Positron emission tomography (PET) uses small amounts of radioactive materials (radiotracers) which are injected to image the body, typically to help diagnose or stage cancer in a patient. The radiation risk varies by procedure but is equivalent to approximately 4 years of background radiation.

What does ARA Diagnostic Imaging do to help limit your radiation exposure?

  • ARA has over 100 board-certified radiologists, all of whom have extensive training in radiation safety and methods to limit radiation exposure for our patients. One physician serves as Radiation Safety Officer to provide leadership for our internal programs.
  • All of our technical staff have both national and state registration and certifications and are trained to monitor the radiation exposure of the equipment they use to perform your imaging.
  • The imaging equipment at all of our facilities is American College of Radiology (ACR) accredited. As a requirement of this accreditation, each unit is calibrated and monitored by our staff and a licensed medical physicist, as well as being serviced by factory qualified engineers.
  • Our practice supports The Alliance for Radiation Safety in Pediatric Imaging and the “Image Gently” Campaign to lower radiation dose in the imaging of children. We also support the “Image Wisely” awareness program with the objective of encouraging practitioners to avoid unnecessary scans and to use the lowest optimal dose for necessary studies.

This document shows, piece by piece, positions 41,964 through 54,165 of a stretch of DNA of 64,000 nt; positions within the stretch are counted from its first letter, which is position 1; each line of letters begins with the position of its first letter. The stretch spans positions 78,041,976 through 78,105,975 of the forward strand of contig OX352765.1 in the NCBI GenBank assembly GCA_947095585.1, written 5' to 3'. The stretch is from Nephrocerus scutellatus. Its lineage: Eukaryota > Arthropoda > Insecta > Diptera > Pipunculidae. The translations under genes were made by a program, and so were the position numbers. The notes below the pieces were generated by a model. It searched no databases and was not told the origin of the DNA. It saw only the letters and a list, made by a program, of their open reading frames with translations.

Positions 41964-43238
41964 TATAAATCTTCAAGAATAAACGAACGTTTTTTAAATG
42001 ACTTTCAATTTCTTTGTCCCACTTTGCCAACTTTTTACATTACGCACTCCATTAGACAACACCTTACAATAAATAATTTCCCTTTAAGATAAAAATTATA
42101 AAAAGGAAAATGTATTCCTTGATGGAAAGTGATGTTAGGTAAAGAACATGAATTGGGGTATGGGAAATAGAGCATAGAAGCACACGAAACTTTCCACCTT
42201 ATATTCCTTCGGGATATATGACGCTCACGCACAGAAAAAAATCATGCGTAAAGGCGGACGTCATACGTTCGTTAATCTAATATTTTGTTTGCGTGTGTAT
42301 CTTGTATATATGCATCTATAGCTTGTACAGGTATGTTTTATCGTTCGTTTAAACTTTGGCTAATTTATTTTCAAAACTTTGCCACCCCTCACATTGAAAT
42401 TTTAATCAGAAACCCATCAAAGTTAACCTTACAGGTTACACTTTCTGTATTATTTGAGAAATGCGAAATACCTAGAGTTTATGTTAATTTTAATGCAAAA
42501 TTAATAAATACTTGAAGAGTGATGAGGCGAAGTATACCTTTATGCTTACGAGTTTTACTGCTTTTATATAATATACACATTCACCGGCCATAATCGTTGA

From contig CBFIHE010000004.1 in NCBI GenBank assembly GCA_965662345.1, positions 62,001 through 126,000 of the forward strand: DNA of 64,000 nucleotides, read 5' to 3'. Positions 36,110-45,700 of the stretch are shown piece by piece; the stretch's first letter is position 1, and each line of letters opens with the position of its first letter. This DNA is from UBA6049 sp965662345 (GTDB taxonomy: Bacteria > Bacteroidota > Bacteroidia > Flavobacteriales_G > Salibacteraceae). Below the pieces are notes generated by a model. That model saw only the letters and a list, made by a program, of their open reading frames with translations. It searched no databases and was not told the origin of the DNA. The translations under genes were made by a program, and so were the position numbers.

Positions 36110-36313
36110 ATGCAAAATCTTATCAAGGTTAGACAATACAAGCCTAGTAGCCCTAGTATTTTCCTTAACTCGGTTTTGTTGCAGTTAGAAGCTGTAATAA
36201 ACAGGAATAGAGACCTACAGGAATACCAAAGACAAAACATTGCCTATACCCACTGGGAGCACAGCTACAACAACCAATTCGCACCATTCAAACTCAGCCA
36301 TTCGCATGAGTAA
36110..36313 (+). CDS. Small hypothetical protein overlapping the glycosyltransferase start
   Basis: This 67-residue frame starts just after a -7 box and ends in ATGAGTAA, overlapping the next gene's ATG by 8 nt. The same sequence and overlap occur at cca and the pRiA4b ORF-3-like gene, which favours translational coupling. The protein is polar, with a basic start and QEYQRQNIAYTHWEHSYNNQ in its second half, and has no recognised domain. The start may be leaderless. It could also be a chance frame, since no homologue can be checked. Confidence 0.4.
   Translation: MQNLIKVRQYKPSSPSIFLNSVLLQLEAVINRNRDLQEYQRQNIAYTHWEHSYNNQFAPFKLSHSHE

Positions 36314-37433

• Our radiologists can confer with your physician to ensure the most appropriate imaging procedure is performed to avoid unnecessary radiation exposure.
  • Through our affiliation with the American College of Radiology and the American Board of Radiology we monitor the latest publications and trends so that we may quickly implement any new dose reduction guidelines.

What can you do to help limit your radiation exposure?

  • Track your radiation exposure. As part of your medical history, keep a list of imaging procedures you have undergone, including type, date, and locations. ARA will have a history of any imaging done at our facilities.
  • Discuss the exam with your physician. Why do I need this exam? How will having this exam improve my healthcare? Are there alternatives that do not use radiation that will provide the same exam quality?
  • Ask questions. Is the facility providing my imaging accredited by an official organization such as the American College of Radiology (ACR)? Are the technologists certified?  Are the physicians reading my exam subspecialized, board-certified radiologists?

Where can you go for more information?
radiologyinfo.org   Click on the safety link. Presented by the American College of Radiology (ACR) and the Radiological Society of North America (RSNA).

radiationanswers.org  Presented by the Health Physics Society

imagegently.org   Image Gently – see parent section for pediatric imaging and what you can do

imagewisely.org   Presented by the American College of Radiology (ACR), the Radiological Society of North America (RSNA), the American Association of Physicists in Medicine (AAPM), and the American Society of Radiologic Technologists (ASRT)

epa.gov/radiation – Environmental Protection Agency